According to the present invention there is provided a glyphosate resistant EPSPS enzyme wherein in comparison with the wild type EPSPS the protein sequence is modified in that a first position is mutated so that the residue at this position is Ile rather than Thr and a second position is mutated so that the residue at this position is Ser rather than Pro, the mutations being introduced into EPSPS sequences which comprise the conserved region GNAGTAMRPL in the wild type enzyme such that the modified sequence reads GNAGIAMRSL, wherein the enzyme does not comprise the sequence K(AAOAKRAVWGCGGKFPVE, characterised in that the enzyme is stable and possesses at least one of the following sequence motifs (i) to (viii) in which X is any amino acid and Z, Z, and Zj are any amino acid other than those specified:-(i) ALLMZAPLA, wherein Z is not S or T; (ii) EIEIZDKL, wherein Z is not V; (Hi) FG(V/I)(K/S)ZEH, wherein Z is not V; (iv) AL(K/R)ZLGL, wherein Z is not R;
(v) GLXVEZiDXZjXXXACIAOV, wherein Zj is not T and/or Zj is not E; (vi) nTPZjKtLAQCK/tsOZ^ wherein Z, is not K and/or 7^ is not T; (vii) TIZ(D/N)PGCT, wherein Z is not N or L; (viii) (D/N)YFXVLXZXX(BC/R)H, wherein Z is not R.
A preferred embodiment of the enzyme comprises at least two of the motifs (i), (ii), (iii), (v) and (vi). In specific embodiments of the present inventive enzyme in motif (i) Z is A; in motif (ii) Z is I; in motif (iii) Z is A; in motif (iv) Z is K, T or A; in motif (v) Z, is R or A or less preferably D or E and Zj is preferably V or A or less preferably T; in sequence motif (vi) Zj is E or A and Z^ is P, I or V; in motif (vii) Z is R or K; and in motif (viii) Z is T or S or less preferably Q. Particularly preferred embodiments of the said enzyme comprise one or more sequences selected from the group consiting of: (i)
(Sequence Removed)
The present invention also comprises an isolated polynucleotide comprising a region which encodes the present inventive enzyme, particular such polynucleotides comprising, for example, a sequence depicted in SEQ ID Nos. 4 or 5, or a sequence obtained by hybridising an intron located in the SEQ ID 4 or 5 sequences with polynucleotides comprised in plant genomic libraries. The invention also includes an isolated polynucleotide comprising a region encoding a chloroplast transit peptide and a glyphosate resistant
dicotyledenous 5-enolpyruvylshikimate phosphate synthase (EPSPS) 31 of the peptide, the said region being under expression control of a plant operable promoter, with the provisos that the said promoter is not heterologous with respect to the said region, and the chloroplast transit peptide is not heterologous with respect to the said synthase.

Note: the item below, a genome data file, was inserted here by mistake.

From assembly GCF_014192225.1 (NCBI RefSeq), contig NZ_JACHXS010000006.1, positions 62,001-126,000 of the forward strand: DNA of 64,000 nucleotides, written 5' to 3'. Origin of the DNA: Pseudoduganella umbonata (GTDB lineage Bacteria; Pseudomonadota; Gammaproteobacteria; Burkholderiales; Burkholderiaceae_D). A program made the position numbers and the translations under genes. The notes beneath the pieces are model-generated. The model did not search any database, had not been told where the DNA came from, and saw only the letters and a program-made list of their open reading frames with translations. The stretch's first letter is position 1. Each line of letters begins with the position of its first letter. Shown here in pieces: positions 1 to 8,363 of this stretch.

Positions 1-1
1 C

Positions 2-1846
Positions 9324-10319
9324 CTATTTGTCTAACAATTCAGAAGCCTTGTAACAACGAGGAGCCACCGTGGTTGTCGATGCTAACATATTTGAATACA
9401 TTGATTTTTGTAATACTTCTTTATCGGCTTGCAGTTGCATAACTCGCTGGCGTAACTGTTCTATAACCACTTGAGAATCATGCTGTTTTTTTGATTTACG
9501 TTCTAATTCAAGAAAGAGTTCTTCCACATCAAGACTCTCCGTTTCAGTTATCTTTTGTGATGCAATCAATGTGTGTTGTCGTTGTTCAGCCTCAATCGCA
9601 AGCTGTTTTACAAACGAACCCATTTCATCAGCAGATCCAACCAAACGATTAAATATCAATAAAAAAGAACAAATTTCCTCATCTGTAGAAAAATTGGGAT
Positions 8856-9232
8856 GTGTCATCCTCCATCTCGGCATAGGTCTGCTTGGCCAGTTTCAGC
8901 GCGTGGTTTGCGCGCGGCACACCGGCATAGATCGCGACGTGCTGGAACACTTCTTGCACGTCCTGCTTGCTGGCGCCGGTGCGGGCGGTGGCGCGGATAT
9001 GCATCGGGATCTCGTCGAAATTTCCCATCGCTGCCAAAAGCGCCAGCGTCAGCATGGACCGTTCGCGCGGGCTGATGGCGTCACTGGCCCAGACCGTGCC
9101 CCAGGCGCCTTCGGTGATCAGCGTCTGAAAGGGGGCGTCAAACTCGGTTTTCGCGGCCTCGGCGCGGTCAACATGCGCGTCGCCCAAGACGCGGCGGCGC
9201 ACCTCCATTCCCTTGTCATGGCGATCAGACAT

By "heterologous" is meant from a different source, and correspondingly "non-heterologous" means derived from the same source - but at a gene rather than organism or tissue level. For example the CaMV35S promoter is clearly heterologous with respect to a petunia EPSPS coding sequence insofar as the promoter is derived from a virus and the sequence - the expression of which it controls - from a plant. The term "heterologous" according to the present invention has a still narrower meaning, however. For example "heterologous" as it relates to the present invention means that the petunia EPSPS coding sequence is "heterologous" with respect to, for example, a promoter also derived from petunia - other than that which controls expression of the EPSPS gene. In this sense the petunia promoter derived from the petunia EPSPS gene then used to control expression of an EPSPS coding sequence likewise-derived from petunia is "non-heterologous" with respect to the said coding sequence. "Non-heterologous" does not mean, however, that the promoter and coding sequence must necessarily have been obtained from one and the same (original or progenitor) polynucleotide. Likewise with respect to transit peptides. For example, a rubisco chloroplast transit peptide derived from sunflower is "heterologous" with respect to the coding sequence of an EPSPS gene likewise derived from sunflower (the same plant, tissue or cell). A rubisco transit peptide encoding sequence derived from sunflower is "non-heterologous" with respect to a rubisco enzyme encoding-sequence also derived from sunflower even if the origins of both sequences are different polynucleotides which may have been present in different cells, tissues or sunflower plants.